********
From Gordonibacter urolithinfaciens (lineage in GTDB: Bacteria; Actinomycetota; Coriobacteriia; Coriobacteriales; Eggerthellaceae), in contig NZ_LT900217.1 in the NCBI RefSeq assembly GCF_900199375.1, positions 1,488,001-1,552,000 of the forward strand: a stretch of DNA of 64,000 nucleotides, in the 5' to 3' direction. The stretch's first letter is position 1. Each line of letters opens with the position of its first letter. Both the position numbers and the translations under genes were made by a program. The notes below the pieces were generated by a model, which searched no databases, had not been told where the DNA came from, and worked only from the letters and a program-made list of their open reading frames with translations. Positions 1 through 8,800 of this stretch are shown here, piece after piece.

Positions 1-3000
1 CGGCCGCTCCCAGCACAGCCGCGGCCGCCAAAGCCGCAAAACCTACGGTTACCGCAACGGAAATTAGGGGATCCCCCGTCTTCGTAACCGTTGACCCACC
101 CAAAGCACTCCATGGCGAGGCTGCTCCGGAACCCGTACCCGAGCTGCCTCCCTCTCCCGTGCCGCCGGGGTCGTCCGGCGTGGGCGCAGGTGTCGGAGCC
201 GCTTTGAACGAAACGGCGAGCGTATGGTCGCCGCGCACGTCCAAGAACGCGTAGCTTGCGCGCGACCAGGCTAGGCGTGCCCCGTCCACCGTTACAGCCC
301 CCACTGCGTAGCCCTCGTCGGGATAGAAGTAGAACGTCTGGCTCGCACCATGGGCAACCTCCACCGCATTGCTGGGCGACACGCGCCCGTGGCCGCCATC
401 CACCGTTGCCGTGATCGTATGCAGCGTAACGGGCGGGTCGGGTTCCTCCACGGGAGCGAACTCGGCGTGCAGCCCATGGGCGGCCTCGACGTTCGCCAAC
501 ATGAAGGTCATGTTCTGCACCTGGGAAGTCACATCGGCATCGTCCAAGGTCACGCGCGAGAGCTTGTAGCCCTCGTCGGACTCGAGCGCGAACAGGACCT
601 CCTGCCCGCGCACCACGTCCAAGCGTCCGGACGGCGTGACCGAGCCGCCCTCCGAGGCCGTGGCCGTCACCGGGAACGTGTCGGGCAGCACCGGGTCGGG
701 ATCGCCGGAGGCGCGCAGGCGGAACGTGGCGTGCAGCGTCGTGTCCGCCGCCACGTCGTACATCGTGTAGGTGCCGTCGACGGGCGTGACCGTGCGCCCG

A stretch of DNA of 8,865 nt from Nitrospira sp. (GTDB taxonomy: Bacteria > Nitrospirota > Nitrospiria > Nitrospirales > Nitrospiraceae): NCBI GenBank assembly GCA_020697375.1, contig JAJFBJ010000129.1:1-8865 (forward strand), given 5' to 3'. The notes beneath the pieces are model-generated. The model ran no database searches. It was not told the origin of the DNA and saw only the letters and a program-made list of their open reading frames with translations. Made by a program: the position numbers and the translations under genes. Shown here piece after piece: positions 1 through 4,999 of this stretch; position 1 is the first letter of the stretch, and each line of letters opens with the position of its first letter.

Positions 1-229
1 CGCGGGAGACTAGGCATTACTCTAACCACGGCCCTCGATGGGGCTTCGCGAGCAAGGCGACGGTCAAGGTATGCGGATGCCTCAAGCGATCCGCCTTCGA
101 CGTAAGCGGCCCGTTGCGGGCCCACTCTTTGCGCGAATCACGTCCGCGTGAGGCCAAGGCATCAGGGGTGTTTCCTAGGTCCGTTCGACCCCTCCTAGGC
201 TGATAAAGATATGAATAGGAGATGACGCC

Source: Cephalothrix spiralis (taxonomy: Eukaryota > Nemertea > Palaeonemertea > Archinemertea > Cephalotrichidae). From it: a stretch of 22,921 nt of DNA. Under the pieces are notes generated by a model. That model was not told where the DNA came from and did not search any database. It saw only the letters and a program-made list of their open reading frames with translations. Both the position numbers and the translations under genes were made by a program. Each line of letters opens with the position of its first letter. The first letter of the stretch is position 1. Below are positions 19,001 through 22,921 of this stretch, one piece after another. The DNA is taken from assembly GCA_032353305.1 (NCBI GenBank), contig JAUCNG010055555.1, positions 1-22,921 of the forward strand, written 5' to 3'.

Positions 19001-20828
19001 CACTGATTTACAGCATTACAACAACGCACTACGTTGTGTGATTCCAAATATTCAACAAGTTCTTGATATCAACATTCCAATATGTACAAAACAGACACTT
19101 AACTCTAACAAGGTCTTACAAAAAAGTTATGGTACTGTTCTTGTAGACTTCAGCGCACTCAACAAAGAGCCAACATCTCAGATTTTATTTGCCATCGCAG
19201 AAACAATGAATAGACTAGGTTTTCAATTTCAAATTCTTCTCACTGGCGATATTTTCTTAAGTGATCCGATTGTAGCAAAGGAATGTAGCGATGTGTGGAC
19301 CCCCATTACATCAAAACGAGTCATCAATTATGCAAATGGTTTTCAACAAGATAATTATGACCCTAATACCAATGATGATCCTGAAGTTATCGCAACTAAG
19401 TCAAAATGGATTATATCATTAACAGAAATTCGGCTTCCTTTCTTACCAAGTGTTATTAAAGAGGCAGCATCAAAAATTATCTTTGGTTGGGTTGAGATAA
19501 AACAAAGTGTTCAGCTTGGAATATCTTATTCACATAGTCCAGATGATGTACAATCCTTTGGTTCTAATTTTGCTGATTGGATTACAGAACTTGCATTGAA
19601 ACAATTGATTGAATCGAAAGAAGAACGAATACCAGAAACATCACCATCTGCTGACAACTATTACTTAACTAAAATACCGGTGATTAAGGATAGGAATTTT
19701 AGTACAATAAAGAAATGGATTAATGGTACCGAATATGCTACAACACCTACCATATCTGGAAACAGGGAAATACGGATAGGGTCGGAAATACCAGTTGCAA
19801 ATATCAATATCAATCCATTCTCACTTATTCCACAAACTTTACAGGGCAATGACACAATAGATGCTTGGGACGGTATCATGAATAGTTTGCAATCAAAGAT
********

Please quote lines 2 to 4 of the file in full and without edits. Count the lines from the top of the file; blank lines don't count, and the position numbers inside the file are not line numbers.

Positions 1-3000
1 CGGCCGCTCCCAGCACAGCCGCGGCCGCCAAAGCCGCAAAACCTACGGTTACCGCAACGGAAATTAGGGGATCCCCCGTCTTCGTAACCGTTGACCCACC
101 CAAAGCACTCCATGGCGAGGCTGCTCCGGAACCCGTACCCGAGCTGCCTCCCTCTCCCGTGCCGCCGGGGTCGTCCGGCGTGGGCGCAGGTGTCGGAGCC